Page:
My relationship with golf had reached a pleasant, amicable level, like a divorced couple who realize they can get along fine as long as they don't have to live together.
There were isolated outings. My brother's birthday. Some media boondoggle. Inevitably certain parts of my game deteriorated. Putting, once a relative strength, became a mystery. I'd leave one putt six feet short, I'd hammer the next eight feet past. In fact, I had no touch anywhere around the greens, having lost that fleeting, intuitive sense of what a 60-yard shot feels like versus one 10 yards longer.
Otherwise my level was surprisingly passable. My soul-crushing smother hook hadn't exactly been cured, but I was playing so infrequently, it loosened its grip on me. There's an advantage to foggy muscle memory, and one is both your good and bad habits tend to disappear below the surface.
But what really helped? Not caring as much. Or low expectations -- however you want to describe it. The point is, when you stop investing so much in the game, you're less dependent on the return.
I shouldn't oversell it. A 91 is still a 91, but remember, this was a time when I was barely playing, when I was content to treat golf like some light-beer commercial, a respite from the madness of everyday life. My swing thought was SWING SMOOTH, which epitomized my happy-to-be-here insouciance. My relationship with golf had reached a pleasant, amicable level, like a divorced couple who realize they can get along fine as long as they don't have to live together.
A DRUNK IN A BREWERY
Then I got hired at Golf Digest, a dream job by many measures, but one that also squashed any hope of keeping the game at arm's length.
The problem with working at Golf Digest is the game has a way of seeping into your pores. The walls lined by pictures of classic golf swings. The hundreds of new clubs just lying around, inviting you to pick them up. There's even an indoor putting green where we have money putting contests on idle winter afternoons. Eventually there's spring, and an invitation for Friday golf. And then the inevitable, "That was fun. Let's do this again next Friday." And pretty soon you're hunched over your laptop in the dark studying a repeating slow-motion video of your takeaway.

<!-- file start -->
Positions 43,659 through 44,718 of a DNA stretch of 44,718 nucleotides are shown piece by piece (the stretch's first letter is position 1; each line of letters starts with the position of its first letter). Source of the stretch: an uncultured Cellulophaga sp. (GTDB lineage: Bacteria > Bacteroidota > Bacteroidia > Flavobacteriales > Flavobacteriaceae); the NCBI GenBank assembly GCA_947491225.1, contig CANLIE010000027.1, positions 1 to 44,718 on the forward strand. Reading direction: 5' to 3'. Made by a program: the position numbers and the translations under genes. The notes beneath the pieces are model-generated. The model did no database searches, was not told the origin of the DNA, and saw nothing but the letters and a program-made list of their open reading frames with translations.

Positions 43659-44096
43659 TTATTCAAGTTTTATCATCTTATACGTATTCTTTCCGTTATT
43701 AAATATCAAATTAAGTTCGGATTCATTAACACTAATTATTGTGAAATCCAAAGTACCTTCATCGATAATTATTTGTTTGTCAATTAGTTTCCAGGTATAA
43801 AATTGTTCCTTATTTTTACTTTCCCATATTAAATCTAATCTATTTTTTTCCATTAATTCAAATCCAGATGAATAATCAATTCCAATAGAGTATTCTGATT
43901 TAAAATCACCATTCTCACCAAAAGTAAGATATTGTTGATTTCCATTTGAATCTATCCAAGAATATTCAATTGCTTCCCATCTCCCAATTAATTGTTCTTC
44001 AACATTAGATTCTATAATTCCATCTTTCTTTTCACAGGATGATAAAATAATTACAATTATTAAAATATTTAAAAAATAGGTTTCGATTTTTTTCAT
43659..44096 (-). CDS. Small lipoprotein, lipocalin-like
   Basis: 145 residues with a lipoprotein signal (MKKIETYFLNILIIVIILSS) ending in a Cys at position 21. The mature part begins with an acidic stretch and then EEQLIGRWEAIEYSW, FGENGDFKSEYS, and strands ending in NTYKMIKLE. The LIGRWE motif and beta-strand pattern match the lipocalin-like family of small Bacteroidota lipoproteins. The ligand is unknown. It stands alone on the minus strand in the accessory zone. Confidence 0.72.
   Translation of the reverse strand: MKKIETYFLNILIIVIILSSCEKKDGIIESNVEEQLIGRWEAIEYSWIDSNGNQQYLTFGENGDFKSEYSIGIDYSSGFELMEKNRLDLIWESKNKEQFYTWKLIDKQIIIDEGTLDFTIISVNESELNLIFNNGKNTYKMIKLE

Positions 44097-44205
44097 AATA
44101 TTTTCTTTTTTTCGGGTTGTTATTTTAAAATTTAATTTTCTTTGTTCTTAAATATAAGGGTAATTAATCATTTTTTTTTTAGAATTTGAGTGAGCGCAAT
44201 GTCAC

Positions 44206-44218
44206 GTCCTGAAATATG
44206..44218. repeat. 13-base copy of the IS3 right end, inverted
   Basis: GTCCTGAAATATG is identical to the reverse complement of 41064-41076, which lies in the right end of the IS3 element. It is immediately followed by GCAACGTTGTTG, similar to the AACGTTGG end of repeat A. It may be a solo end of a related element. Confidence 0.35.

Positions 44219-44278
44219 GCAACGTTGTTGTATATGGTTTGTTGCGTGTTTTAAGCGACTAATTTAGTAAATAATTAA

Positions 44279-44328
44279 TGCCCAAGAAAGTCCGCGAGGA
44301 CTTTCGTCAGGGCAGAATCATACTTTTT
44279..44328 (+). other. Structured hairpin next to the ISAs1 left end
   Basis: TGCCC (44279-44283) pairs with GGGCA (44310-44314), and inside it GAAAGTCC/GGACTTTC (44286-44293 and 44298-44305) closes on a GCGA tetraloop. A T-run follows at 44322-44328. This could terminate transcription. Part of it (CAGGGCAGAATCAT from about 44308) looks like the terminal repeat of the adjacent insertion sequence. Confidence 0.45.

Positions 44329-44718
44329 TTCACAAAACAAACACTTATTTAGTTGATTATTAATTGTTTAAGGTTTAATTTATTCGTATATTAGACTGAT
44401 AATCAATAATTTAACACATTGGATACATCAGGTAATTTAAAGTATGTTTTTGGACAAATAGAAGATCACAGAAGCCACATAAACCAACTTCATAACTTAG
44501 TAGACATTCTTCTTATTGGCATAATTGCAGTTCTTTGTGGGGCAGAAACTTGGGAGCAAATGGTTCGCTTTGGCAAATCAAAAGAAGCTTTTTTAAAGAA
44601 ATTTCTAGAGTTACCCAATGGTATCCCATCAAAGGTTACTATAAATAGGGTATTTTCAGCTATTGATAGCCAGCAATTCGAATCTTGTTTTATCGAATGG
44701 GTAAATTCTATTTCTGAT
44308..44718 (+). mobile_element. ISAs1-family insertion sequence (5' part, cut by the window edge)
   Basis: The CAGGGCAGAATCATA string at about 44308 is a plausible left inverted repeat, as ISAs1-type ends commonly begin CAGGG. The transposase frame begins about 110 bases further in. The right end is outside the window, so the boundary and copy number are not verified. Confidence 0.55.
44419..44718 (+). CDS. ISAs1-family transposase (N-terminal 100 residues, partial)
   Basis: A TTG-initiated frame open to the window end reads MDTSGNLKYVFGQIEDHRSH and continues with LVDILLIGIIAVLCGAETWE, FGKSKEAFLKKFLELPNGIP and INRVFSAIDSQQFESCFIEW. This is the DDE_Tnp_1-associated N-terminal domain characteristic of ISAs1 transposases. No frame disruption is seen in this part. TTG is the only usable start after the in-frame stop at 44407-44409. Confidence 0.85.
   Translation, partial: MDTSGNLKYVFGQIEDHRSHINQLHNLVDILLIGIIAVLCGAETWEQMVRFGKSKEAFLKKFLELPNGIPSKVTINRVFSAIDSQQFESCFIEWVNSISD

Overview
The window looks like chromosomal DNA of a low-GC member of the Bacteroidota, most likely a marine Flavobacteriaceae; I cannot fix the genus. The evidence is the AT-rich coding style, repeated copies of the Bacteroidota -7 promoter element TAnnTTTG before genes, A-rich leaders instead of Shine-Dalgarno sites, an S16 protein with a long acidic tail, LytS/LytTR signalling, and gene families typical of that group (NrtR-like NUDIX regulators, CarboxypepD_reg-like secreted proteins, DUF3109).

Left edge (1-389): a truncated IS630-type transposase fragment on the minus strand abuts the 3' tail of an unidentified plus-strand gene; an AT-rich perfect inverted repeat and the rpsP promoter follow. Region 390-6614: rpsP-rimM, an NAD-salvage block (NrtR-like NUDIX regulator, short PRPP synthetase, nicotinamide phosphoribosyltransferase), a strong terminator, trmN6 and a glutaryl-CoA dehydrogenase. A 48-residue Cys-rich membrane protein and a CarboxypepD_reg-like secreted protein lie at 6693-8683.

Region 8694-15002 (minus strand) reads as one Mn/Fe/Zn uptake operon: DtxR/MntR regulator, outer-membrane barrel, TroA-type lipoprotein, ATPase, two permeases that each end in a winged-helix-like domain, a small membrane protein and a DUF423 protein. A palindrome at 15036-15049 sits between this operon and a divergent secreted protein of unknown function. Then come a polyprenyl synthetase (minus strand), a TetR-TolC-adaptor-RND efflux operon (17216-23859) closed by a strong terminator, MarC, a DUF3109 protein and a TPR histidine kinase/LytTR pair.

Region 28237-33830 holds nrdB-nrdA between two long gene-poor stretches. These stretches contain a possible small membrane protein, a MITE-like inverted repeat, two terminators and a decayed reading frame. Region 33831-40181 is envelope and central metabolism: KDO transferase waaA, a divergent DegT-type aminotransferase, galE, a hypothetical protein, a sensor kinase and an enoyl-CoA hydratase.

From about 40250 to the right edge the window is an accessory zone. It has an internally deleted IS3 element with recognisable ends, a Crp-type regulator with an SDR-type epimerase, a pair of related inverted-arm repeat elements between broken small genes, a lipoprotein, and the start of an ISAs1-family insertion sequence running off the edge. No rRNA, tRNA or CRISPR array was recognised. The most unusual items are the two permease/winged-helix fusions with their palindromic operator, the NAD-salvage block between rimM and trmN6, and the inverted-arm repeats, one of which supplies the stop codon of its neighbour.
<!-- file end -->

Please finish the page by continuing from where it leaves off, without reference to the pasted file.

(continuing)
Here is where my swing thoughts went into overdrive, because Golf Digest is nothing if not a high-volume dispensary of swing thoughts. Follow the recommended dosage, and they can be enlightening, but I gobbled them up in unhealthy batches. From Hank Haney I endeavored to weaken my grip ("HIDE YOUR LEFT THUMB"). From Jim McLean, I straightened my takeaway ("POINT THE SHAFT TOWARD THE TARGET" ). Phil Mickelson advised on quieting my legs (""KEEP YOUR HEEL ON THE GROUND"). For a while I toyed with Stack & Tilt, a fairly radical swing methodology in which you load all your weight onto your left side and angle your front shoulder downward ("TURN YOUR BODY LIKE ON AN AXIS"). It worked for a little while, until, like most swing changes, it didn't. Or maybe I lost interest. I forget.
Compared with my peers I had gathered an exhaustive knowledge of the golf swing, but on a practical level, it has mostly worked against me. Instead, what sustains me -- or perpetuates my misery depending on how you look at it -- is an almost absurd level of optimism. For someone so battle-scarred, I continue to convince myself good golf is tantalizingly close. Even now as I write this, buoyed by six holes of stress-free golf at dusk a few days ago, I think, "Sure, I USED to be that way, but I'm better than that now."
Am I really? Probably not. But if only to stave off the notion that it's been a tragic waste of time and energy, I cling to any thread of hope I can. I think about two years ago, in the annual company golf tournament, when the final outcome hinged on my match, and my 7-year-old son served as my caddie. That day had been a familiar stew of good and bad, chunks and lip-outs, interspersed with occasional flashes of skill. By the final hole, all the other matches were over, so the entire editorial staff filtered out to watch us, drinks in hand, snark already flying at a rapid clip. It was 175 yards, over water, and I remember thinking it would be a victory if I did not miss the ball outright and have the hybrid fly out of my hands, striking our Editor-in-Chief dead. (Swing thought: "DON'T KILL YOUR BOSS.") Instead, I took the club back slowly (next swing thought: "TEMPO"), made square contact and watched the ball soar toward the green, eventually settling 30 feet left of the pin. Moments later I would complete a difficult two-putt, we ended up winning the whole thing, and my son jumped into my arms.
"I was so nervous," he said as he hugged me. He didn't say anything about everything that could have gone wrong in that moment, although having watched the first 17 holes, he surely entertained it. There would be plenty of time for us to dwell on all the misfortune golf can heap upon you. For a brief moment, we enjoyed the taste of something actually going right.